Getting the translation of your documents right can be very tricky. The French language is spoken widely around the world but there are a few differences depending on where your translation is intended for use.
Our native French translators are professional, qualified and accredited linguists who can deliver your translation in Standard, Swiss, Canadian and African French dialects.
Belgium, Benin, Burkino Faso, Burundi, Cameroon, Canada, Central African Republic, Chad, Cote d’Ivoire, Democratic Republic of Congo, Djibouti, Equatorial Guinea, Gabon, Guinea, Haiti, Luxembourg, Madagascar, Mali, Martinique, Mauritania, Mauritius, Miquelon, Monaco, Morroco, Niger, Republic of Congo, Rwanda, Saint Barthelemy, St. Martin, Saint-Pierre, Senegal, Seychelles, Switzerland, Togo.
For your free country guide to France click here.
France -people, culture, language: A guide for businesses
France today: With a population of 59 million, France is the second largest country in Western Europe (after Russia). A strong regional culture, rich natural resources and a strong enterprise spirit have attracted foreign investment and created a dynamic economy. The capital Paris, with 9.8 million inhabitants, is the country’s economic and political base. In spite of devolution, France still has a centralised administrative and political system focused on the capital.
Environment: Known as the Hexagon, after its shape, France extends from plains and forests in the North and East to the tropical Mediterranean coast of the Côte D’Azur in the South. With the mountains of the Jura and the Alps in the South East, to the Atlantic coastline to the West, France has astonishing variety. France is divided into France Métropolitaine and the Départements d’outre mer or DOM Martinique, Guadeloupe, French Guiana and Réunion, together with the Territoires d’Outre Mer or TOM of Mayotte, New Caledonia, Wallis and Futuna, French Polynesia, the French Antarctic and St Pierre et Miquelon.
Growth sectors: Automotive industry, IT and electronics, food and drink, tourism and finance.
Other information: France is famous for the regional variety of its wine and its food as well as for the great culinary traditions of its Michelin-starred restaurants. Visits to the wineries of the Loire valley or to Lyons France’s other gastronomic capital, or to the Côte’ d’Azur, France’s Mediterranean coast, are highlights of the visitor’s trip. France has 11 national holidays, including Roman Catholic holidays, such as the feast of the ascension in May and the Assumption of the Virgin Mary on August 15th, and political holidays, such as Bastille Day on July 4th, commemorating the French Revolution in 1789. New Year’s Day in France is a major festival, known as St. Sylvestre, after its patron saint.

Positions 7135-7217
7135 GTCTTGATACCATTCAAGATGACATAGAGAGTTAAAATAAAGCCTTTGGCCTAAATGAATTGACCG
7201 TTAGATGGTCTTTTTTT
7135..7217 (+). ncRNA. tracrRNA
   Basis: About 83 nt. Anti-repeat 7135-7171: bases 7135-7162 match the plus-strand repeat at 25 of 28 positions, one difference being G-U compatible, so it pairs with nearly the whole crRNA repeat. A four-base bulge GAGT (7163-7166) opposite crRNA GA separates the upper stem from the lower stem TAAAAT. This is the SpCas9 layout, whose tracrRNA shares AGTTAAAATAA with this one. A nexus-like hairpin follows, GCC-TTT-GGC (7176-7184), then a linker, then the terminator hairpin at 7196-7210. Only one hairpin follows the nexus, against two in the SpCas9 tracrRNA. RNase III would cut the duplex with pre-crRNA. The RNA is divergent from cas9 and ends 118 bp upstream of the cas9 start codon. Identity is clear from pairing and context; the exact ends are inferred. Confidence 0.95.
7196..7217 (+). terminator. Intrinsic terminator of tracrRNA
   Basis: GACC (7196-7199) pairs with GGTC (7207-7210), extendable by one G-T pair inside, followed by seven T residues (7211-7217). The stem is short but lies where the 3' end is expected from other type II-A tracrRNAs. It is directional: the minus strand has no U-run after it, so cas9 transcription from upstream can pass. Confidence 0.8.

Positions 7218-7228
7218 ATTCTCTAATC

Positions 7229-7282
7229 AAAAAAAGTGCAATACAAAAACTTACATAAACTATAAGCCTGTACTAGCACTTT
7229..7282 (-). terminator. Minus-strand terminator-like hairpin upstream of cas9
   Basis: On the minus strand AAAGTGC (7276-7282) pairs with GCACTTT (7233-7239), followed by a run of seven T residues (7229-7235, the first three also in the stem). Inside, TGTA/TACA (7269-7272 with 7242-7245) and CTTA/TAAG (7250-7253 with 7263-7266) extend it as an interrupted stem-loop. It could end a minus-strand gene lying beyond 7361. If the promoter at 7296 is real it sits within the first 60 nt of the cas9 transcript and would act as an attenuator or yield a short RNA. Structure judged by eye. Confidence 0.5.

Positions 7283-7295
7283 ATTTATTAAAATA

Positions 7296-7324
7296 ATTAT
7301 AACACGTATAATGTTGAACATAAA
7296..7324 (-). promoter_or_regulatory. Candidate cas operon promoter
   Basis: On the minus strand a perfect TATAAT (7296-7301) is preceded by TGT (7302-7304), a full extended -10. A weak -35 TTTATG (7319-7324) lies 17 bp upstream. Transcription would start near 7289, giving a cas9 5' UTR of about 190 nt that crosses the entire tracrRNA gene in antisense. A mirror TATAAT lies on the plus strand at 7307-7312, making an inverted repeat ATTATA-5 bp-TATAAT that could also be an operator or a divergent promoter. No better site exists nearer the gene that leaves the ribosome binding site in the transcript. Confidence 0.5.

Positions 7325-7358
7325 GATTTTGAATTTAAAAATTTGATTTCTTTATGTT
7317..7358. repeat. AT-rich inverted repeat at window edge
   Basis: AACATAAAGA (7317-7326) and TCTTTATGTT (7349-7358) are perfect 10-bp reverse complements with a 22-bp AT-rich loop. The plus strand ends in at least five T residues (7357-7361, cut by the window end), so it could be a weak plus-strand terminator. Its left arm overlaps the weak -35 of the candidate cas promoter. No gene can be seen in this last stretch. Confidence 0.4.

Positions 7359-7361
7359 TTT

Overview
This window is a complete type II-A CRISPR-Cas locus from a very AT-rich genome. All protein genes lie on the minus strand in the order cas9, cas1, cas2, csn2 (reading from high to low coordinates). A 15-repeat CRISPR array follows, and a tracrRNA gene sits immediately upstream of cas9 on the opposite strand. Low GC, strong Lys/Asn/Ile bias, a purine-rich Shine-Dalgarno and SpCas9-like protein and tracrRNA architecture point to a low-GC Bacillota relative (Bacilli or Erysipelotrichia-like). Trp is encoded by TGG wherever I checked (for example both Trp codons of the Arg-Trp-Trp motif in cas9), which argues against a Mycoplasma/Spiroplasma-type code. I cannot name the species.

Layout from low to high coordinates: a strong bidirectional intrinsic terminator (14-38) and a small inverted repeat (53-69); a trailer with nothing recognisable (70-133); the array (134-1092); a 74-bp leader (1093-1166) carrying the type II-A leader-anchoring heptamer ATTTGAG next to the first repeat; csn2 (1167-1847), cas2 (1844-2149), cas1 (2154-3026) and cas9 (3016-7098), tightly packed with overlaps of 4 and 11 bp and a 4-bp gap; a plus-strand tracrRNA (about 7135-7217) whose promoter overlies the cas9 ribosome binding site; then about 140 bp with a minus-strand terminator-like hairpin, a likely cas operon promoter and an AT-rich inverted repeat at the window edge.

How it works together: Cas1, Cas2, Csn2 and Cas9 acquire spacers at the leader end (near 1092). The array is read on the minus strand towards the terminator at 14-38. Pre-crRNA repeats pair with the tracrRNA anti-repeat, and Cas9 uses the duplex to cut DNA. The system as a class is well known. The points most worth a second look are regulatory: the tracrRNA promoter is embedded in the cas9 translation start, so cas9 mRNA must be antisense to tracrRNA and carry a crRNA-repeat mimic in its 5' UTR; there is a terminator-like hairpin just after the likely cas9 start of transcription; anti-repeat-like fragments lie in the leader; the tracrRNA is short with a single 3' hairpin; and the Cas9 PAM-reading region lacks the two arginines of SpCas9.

Did you know?
Marianne is the symbol of France, symbolised by paintings and statues of her in a red and blue sash and revolutionary cap, storming the barricades in the French revolution. A French actress is regularly chosen to be the model for ‘Marianne’ and France was scandalized when a ‘Marianne’ was photographed nude for a magazine.
Educated: In France, education, intelligence and eloquence are high priorities. Children study philosophy in school and logical thinking and a liking for abstract argument is a French characteristic, which can cause problems for more pragmatic practically minded British counterparts.
Entrepreneurial: There are close links between industry and government and the top echelons of both are educated at the Grandes Ecoles, graduate schools entered by competitive examination. To be an ‘enarch’, graduate of the Ecole Nationale d’Administration, is to be marked as a future political or business leader.